Hyping the risk for prostate cancer … to what end?

According to a media release issued by Cancer Research UK a few days ago, “Boys born in 2015 will have almost three times the risk of being diagnosed with prostate cancer at some point during their lives than those born in 1990.”

Apparently, based on the most recent data available, the lifetime risk of a diagnosis of prostate cancer in the UK will rise from 5 percent (1 in 20) for boys born in 1990 to just over 14 percent (1 in 7) for boys born in 2015.

Now, before all of the parents of male children born in England in the past couple of years start to freak out, we should carefully point out that this does not imply either of the following:

  • That children born after 2010 are at massively greater risk of prostate cancer mortality than those born 20 years earlier. (The prostate cancer-specific mortality rate in the UK has actually fallen significantly in recent years — from 28.9 per 100,000 men in 1989-91 to 23.8 per 100,000 in 2008-10. It will probably continue to do so, albeit slowly.)
  • That there is necessarily going to be any need for a threefold increase in the number of men who get treatment for prostate cancer. (In fact most of these “new” cases of prostate cancer will probably never need treatment at all, because they are low-risk cases that, until we had the PSA test, we simply never even diagnosed and men never knew that they had.)

There are two reasons why the incidence of the disease is increasing in the UK — just as it did in America in the 1990s:

  • The PSA test allows us to find prostate cancer much earlier in the course of the disease (so-called “lead time”), before it becomes clinically significant. In the case of prostate cancer that lead time can be anywhere from a few months to 20 years.
  • Men in the UK are living much longer than they used to (after finally realizing that smoking three packs of cigarettes a day and downing beer like there was no tomorrow wasn’t exactly a health-inducing strategy!).

The fact that we can find more of something when we have a new test that shows it is there does not necessarily imply that we always have to do something about it. The trick is to understand that several forms of cancer are rapidly becoming chronic disorders as opposed to (necessarily) debilitating diseases. Many people live with chronic disorders today: high cholesterol levels, depression, psoriasis, arthritis, etc. We live with these disorders for years — but for some of them we barely notice any effect on our lives at all, because we have developed highly effective and really remarkably safe forms of treatment.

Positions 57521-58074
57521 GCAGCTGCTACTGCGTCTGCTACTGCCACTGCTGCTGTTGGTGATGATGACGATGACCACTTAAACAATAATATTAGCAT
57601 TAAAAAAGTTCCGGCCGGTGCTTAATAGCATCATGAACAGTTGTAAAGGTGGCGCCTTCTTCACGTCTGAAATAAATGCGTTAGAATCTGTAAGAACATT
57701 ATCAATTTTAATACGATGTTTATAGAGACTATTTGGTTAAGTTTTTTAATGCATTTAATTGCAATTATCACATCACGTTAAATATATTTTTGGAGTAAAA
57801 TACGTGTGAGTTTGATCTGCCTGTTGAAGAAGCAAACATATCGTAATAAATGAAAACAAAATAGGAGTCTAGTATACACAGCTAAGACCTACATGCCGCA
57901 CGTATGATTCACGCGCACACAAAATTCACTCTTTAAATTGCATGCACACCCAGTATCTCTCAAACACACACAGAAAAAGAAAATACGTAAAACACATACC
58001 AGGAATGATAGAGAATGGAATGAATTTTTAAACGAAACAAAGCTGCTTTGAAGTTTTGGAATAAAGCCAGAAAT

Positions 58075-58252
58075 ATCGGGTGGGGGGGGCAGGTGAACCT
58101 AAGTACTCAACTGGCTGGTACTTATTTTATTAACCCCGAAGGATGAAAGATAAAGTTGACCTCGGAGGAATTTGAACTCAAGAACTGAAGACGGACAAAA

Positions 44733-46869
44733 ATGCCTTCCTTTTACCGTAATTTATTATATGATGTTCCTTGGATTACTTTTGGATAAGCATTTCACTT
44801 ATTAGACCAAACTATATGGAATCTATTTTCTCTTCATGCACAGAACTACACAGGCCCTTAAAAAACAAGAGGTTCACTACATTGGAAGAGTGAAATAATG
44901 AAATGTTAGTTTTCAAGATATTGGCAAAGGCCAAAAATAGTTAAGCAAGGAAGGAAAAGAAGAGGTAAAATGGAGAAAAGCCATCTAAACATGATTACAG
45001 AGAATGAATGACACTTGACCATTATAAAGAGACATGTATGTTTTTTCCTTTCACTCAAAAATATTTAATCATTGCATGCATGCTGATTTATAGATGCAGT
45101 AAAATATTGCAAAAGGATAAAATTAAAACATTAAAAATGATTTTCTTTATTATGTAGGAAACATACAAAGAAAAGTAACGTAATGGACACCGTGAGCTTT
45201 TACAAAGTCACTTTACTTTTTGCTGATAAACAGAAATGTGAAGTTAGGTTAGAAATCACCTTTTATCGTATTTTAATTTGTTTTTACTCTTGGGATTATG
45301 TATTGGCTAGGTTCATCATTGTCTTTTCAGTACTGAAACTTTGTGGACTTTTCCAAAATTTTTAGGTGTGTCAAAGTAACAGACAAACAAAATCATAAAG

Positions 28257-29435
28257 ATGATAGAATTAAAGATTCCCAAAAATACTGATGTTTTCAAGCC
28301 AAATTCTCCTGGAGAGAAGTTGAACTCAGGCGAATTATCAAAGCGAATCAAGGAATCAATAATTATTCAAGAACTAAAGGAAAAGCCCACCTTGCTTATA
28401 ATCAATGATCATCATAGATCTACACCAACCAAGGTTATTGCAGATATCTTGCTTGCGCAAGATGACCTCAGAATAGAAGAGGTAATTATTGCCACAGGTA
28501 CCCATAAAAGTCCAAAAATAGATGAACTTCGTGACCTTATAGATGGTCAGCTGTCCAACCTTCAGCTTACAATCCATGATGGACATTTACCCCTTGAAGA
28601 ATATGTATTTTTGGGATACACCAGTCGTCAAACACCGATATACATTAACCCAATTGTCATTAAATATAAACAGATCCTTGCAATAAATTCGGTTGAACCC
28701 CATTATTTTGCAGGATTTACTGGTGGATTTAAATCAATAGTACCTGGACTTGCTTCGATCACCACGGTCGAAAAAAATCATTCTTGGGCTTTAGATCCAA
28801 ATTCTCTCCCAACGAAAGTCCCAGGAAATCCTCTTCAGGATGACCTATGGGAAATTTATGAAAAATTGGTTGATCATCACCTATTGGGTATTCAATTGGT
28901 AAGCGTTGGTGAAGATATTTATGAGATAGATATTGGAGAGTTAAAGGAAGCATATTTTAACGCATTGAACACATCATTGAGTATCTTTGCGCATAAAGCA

Most cases of prostate cancer are rapidly becoming classic forms of chronic cancer. Men diagnosed early with low-risk disease are often going to be able to live out a normal lifespan without any need for treatment at all (if regularly monitored). Indeed it is possible that within a few years we will have relatively mild forms of treatment for low-risk prostate cancer that will further minimize any risk for disease progression over time … and with none of the side effects associated with surgery and radiation therapy or any other form of serious invasive therapy.

Now there are still going to be serious and aggressive forms of prostate cancer that need serious and aggressive treatment. Some cancers are not indolent at all. Hopefully, by the time a boy born in 2015 reaches about 50 (i.e., the age when risk for prostate cancer starts to rise), we will have much better treatments available than we have today even for these forms of prostate cancer. It seems increasingly likely, given the progress of the past 40 years.

So what is this media release from Cancer Research UK really designed to do?

Well, like a lot of media from cancer research centers, the primary goal seems to be to make sure they maintain or increase their sources of research funding. This is by no means a bad thing, but it would be nice if Cancer Research UK and similar organizations found ways to do that without any need to terrify the unwary. The “boy that cried wolf” syndrome is still alive and well.

2 Responses

  1. British TV is showing some very creative ads for prostate cancer awareness right now. … I catch them before, after, and at half-time of Premier League football matches.

  2. I suspect that the ads Rick is referring to are ones that can be seen on this page of the web site of Prostate Cancer UK.

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